The Rhythmic and Harmonic History of Brazilian Music from Choro to Bossa Nova
Report by Dawoud Kringle
On Friday, March 26, 2021, MFM presented its 4th Zoom Webinar. MFM Members Richard Miller and Stephen Johnson presented a discussion on the history of Brazilian music.
Guitarist Richard Miller has performed extensively throughout the United States and Latin America in concerts that explore his roots in Brazilian choro, American Jazz, and classical guitar. He has a Ph.D. in music theory from Catholic University of America and a Masters in guitar performance from Manhattan School of Music. He taught music theory and ear training at Columbia University for eight years and has just relocated to Southern California. Lambert Academic Publishing recently published his book The Guitar in the Brazilian Choro.
Text by Stephen Johnson
Photo © 2015 by Ed Kurys
It’s hard to describe the late/great Ted Orr as a compact, modest and Catskill Mountain dwelling musician, because when I met him back in 88 in Woodstock NY he was more a mighty ‘Thor’ high on guitar extrapolation and gig tech.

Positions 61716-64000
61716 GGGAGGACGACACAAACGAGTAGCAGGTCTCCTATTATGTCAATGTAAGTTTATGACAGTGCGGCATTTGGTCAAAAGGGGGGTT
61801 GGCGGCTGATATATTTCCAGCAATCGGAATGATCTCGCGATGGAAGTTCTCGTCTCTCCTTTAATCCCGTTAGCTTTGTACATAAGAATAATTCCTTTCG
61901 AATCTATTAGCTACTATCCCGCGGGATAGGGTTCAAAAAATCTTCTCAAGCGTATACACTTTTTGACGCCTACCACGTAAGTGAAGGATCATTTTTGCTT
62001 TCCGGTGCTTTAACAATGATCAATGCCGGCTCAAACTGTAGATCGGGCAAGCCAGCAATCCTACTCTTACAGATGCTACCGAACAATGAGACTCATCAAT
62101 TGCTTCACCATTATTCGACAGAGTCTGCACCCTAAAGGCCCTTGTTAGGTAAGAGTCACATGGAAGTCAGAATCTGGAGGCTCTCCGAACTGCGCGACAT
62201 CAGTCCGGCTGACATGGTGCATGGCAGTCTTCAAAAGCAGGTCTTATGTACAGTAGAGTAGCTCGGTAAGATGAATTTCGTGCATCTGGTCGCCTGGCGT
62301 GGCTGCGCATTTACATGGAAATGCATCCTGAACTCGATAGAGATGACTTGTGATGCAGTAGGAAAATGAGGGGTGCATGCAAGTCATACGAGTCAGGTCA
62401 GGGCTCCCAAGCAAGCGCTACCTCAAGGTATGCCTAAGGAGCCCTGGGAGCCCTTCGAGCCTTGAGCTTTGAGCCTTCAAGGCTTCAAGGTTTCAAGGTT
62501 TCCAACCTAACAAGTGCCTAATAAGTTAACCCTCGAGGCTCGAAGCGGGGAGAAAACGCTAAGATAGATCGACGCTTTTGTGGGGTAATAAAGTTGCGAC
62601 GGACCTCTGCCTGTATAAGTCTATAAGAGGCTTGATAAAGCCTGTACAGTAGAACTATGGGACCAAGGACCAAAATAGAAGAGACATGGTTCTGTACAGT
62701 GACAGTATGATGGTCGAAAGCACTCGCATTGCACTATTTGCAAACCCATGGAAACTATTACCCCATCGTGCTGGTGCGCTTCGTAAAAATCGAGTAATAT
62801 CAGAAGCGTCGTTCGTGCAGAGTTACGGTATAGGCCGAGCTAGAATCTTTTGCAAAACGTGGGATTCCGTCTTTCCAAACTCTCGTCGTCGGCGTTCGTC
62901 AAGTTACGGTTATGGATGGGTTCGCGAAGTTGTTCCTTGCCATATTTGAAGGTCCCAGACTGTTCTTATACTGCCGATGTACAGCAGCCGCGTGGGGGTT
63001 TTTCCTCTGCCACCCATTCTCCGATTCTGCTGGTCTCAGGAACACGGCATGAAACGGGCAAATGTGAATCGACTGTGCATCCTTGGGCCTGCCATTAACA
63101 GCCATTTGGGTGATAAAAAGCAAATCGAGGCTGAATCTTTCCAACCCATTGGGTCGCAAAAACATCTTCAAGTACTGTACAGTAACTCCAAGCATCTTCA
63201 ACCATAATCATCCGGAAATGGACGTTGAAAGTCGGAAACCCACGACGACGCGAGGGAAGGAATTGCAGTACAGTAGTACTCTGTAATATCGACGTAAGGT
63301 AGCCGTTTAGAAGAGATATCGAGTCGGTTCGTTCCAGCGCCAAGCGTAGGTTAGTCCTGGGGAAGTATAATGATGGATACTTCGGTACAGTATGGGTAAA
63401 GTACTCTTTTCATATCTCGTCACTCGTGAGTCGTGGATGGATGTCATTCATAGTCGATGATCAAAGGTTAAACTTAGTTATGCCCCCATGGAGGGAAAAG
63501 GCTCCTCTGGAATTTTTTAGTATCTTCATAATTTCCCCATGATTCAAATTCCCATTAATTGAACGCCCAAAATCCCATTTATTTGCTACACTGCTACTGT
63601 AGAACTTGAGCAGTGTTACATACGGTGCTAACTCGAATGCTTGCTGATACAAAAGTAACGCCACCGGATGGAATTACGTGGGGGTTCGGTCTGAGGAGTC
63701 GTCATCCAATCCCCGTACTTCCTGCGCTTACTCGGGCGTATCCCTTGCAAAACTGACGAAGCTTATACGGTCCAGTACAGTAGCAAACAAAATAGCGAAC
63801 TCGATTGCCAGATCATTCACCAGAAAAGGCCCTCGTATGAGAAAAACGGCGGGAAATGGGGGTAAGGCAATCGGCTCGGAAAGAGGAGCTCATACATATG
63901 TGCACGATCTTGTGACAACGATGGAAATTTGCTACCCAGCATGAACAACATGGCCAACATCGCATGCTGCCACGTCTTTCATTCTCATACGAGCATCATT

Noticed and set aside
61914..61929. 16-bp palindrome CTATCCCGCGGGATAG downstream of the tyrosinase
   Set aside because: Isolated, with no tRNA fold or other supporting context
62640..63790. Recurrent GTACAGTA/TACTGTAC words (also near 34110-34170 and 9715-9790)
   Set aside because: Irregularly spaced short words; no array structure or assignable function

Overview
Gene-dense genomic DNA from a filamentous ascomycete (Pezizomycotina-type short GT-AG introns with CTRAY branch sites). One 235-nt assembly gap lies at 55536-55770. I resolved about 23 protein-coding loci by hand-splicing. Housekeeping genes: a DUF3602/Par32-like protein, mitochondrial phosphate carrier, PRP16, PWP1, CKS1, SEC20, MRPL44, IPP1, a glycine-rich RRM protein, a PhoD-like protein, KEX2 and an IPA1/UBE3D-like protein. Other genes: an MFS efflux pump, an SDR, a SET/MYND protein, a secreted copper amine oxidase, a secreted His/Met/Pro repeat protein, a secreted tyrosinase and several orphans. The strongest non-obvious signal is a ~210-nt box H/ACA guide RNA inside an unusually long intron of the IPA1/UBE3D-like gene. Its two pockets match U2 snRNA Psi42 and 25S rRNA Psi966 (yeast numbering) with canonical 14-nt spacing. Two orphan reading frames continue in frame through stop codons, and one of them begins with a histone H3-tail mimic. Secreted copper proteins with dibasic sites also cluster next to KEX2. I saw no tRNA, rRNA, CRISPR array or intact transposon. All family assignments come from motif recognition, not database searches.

In this episode of MFM Speaks Out, Dawoud Kringle interviews guitarist Stephen Johnson; Polydor recording artist formerly of Victorian Parents, and Son of John, and presently with Future350), musical director of the Movita Dance Theater, and the co-founder and head of the MFM Hudson Valley Chapter.
Some of the topics discussed will include the changes in the music scene in Johnson’s native Staffordshire UK, Cork County Ireland, and the US, the changing issues facing musicians today (especially in the pandemic), the need for community and solidarity, and the founding of MFM’s first chapter outside New York City.
The following music featured in this episode is provided courtesy of Stephen Johnson. Continue reading
Artist: Peter Wetzler
Title: Falling Awake
Label: Sound Forms
Genre: solo piano/nu classic/improv
CD Review by Dawoud Kringle
When I was asked to write a review of Peter Wetzler’s 2009 CD Falling Awake, I was expecting (for reasons I can’t explain) a classical pianist whose CD contained the usual standards of the genre, and one or two pieces by a living composer. My assumption was wrong, and pleasantly so.